airport in Kentucky has been selected by the US Department of Transportation (DOT)
as the national model site for a comprehensive, integrated test of a range of
aviation safety, security and efficiency technologies.
test will involve integrated operation and management by air traffic
controllers and the airport of eight or more technologies. The general manager
of Louisville airport, Jim Delong, estimates the technology installation will
cost a total of about $45 million, not including the $30 million-plus he says
by the airport’s main tenant, UPS, has already spent on development of
automatic dependent surveillance-broadcast (ADS-B) technology.
that will feature in the integrated test – which will last for several years -
include ADS-B, traffic information services-broadcast (TIS-B), multilateration
and traffic advisory and collision alerting systems (TCAS) for a variety of
airport capacity-management, vehicle fleet management and anti-collision functions.
involved in the integrated test will be the FAA’s new Airport Movement Area
Surveillance System (AMASS), a radar system designed to help controllers reduce
the number and severity of runway incursions.
too will a new “keep ’em high” technology, using the vertical navigation
components of aircraft flight management systems, that the FAA is developing
with UPS and Boeing to provide pilots with initial approaches at constant rates
of descent to points of interception with the airport’s instrument landing
system (ILS) glidepath.
new technology, being modeled at New York JFK but to be flight-tested for the
first time at Louisville, is designed to minimize aircraft noise over densely
populated areas and to reduce aircraft fuel burn.
new technology to feature in the Standiford Field test will be application of a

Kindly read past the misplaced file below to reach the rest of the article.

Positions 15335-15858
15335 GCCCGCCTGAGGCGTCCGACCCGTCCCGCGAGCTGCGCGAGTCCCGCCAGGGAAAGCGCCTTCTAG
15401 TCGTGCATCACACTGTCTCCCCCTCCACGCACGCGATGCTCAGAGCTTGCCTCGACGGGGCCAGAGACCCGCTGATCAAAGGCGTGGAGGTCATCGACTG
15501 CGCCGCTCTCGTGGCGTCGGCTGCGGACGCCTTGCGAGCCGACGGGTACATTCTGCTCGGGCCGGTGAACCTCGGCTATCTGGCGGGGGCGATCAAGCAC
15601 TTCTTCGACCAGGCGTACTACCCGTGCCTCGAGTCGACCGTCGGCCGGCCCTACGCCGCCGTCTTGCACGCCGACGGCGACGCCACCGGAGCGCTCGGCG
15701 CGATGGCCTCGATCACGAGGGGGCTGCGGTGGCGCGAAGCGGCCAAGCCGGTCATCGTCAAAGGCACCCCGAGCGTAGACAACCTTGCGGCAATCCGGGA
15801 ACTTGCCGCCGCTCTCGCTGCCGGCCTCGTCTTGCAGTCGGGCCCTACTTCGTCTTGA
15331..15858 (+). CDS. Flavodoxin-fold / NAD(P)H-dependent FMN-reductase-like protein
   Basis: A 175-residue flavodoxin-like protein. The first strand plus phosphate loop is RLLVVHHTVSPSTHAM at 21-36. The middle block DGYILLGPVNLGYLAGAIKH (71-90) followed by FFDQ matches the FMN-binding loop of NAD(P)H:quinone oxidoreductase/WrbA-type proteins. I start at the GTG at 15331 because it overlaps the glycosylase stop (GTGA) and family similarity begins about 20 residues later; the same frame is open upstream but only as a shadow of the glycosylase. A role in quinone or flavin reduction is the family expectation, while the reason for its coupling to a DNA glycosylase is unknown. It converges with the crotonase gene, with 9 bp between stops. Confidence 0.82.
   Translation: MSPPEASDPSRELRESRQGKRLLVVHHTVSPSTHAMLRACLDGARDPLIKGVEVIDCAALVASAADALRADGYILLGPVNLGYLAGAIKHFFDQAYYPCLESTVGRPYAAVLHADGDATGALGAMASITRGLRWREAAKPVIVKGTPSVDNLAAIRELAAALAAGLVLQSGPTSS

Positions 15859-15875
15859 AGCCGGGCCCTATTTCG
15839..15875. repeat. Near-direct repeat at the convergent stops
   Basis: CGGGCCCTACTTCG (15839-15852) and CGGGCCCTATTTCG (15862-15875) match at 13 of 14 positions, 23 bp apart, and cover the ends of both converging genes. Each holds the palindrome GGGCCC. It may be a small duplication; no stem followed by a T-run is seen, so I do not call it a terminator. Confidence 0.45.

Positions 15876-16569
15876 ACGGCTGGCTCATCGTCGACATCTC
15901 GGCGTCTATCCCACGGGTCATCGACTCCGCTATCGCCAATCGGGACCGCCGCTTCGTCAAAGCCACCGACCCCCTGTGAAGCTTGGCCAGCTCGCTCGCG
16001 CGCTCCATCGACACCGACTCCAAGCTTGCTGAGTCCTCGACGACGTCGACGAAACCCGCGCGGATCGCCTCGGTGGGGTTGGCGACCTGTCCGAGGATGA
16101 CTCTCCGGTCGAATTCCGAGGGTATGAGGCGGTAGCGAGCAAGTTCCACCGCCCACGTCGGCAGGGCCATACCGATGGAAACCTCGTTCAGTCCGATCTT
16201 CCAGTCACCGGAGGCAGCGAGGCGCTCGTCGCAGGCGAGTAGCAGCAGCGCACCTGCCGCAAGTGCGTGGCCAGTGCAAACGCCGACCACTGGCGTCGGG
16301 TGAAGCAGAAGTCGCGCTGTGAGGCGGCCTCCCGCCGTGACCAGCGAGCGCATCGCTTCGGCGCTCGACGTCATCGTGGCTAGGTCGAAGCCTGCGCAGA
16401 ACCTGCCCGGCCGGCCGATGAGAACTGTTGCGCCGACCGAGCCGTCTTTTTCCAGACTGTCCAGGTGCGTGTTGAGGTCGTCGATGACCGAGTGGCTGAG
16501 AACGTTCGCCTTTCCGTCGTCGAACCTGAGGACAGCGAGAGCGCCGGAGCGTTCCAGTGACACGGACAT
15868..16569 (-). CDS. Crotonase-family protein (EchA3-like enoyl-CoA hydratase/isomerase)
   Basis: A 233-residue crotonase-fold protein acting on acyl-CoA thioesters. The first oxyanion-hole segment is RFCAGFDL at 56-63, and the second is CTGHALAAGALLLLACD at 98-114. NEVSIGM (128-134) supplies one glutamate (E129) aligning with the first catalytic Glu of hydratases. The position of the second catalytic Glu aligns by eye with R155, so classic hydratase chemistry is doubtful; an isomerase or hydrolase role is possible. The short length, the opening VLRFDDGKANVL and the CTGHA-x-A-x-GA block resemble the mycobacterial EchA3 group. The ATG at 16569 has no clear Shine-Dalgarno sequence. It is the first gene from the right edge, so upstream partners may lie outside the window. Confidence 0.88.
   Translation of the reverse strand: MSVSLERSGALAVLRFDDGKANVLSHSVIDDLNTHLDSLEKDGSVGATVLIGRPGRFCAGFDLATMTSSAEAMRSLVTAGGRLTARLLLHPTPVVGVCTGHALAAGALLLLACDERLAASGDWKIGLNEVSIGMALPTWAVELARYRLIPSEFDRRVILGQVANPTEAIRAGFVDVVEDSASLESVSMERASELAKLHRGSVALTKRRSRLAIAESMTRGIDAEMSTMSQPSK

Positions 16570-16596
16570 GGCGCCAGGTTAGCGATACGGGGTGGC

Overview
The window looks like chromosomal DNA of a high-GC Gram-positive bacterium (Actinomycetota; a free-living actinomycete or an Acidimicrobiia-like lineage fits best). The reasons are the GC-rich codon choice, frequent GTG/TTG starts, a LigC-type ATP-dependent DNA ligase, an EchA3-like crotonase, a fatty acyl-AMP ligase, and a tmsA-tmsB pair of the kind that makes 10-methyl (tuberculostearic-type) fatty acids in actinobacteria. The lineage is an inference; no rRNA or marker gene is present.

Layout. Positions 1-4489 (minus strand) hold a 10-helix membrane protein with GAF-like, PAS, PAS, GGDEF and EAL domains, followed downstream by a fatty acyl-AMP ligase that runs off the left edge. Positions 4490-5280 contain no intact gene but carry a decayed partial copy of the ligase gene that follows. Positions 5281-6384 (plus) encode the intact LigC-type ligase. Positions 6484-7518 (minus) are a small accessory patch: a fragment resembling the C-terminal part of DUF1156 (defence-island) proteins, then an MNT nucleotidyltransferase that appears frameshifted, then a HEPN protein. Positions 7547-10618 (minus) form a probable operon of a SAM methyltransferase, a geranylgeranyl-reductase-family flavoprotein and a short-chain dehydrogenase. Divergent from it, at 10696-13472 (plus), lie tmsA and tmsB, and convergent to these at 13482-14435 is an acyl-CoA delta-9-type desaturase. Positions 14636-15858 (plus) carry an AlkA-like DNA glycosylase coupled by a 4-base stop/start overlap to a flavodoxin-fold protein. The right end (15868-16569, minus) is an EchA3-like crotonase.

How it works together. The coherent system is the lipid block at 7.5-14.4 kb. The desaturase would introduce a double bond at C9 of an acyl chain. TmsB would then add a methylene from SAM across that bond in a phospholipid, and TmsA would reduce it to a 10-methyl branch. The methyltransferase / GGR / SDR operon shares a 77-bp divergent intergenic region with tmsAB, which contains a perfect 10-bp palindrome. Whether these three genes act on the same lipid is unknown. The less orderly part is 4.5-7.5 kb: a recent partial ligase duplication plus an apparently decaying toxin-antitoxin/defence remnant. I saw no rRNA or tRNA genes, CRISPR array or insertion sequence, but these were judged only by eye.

mathematical model under development by the Mitre Corporation’s Center for
Advanced Aviation Systems Development to predict the position, drift and
duration of aircraft wake turbulence in varying wind conditions. This is a
technology that has gained significant new relevance for airports following the
American Airlines flight 587 crash last November, in which wake turbulence from
a Boeing 747 might have played a role.
Standiford Field trials will also involve testing by the DOT’s Transportation
Security Administration of new security technologies to address a range of
issues, particularly ways of preventing unauthorized people, animals and
vehicles from gaining access to the airport operations area and of handling
these security breaches when they happen.
tells ATI the test has been made possible by the FAA’s agreement earlier
this year to appropriate $5 million for installation of a Lockheed Martin
Common ARTS IIIE air traffic control automation system at the airport.
is slated to become one of the major US airports at which Raytheon’s Standard
Terminal Automation Replacement System (STARS) is installed. However, the
airport told the FAA it would rather have Common ARTS IIIE in the short term
because it was a proven existing automation platform into which all of the new
test technologies could be integrated for operational evaluation and use.
of Common ARTS IIIE at Louisville will begin next month and will be completed
by June 2003, Delong says. A UPS spokesman points out the Louisville trial will
therefore include the operational certification of ADS-B with the Common ARTS
also says installation of antennae at the airport for the aircraft
position-finding multilateration test is nearly complete and although it will
not be certificated till later this year the system is already operational.
Flight-testing of the ‘keep ’em high’ approach technique will begin in October.
Initial testing of the wake turbulence modeling technique is underway at
Dallas/Fort Worth and it will enter the Louisville test program in 14-15
reveals that Kentucky US Congressman Harold Rogers, a prime motive force for
the integrated test, is seeking authorization in the FY2003 and FY2004
Department of Defense budgets to have the Kentucky National Guard’s Lockheed
C-130s – based at Standiford Field – fitted with ADS-B and moving map display
is because Rogers feels strongly that the development of ADS-B and TIS-B
positional technology to allow efficiencies such as closer spacing of parallel
runways for instrument flight rules operations, timed departure spacing and
improved airport surface situation awareness is as relevant for military
operations as it is for civil aviation.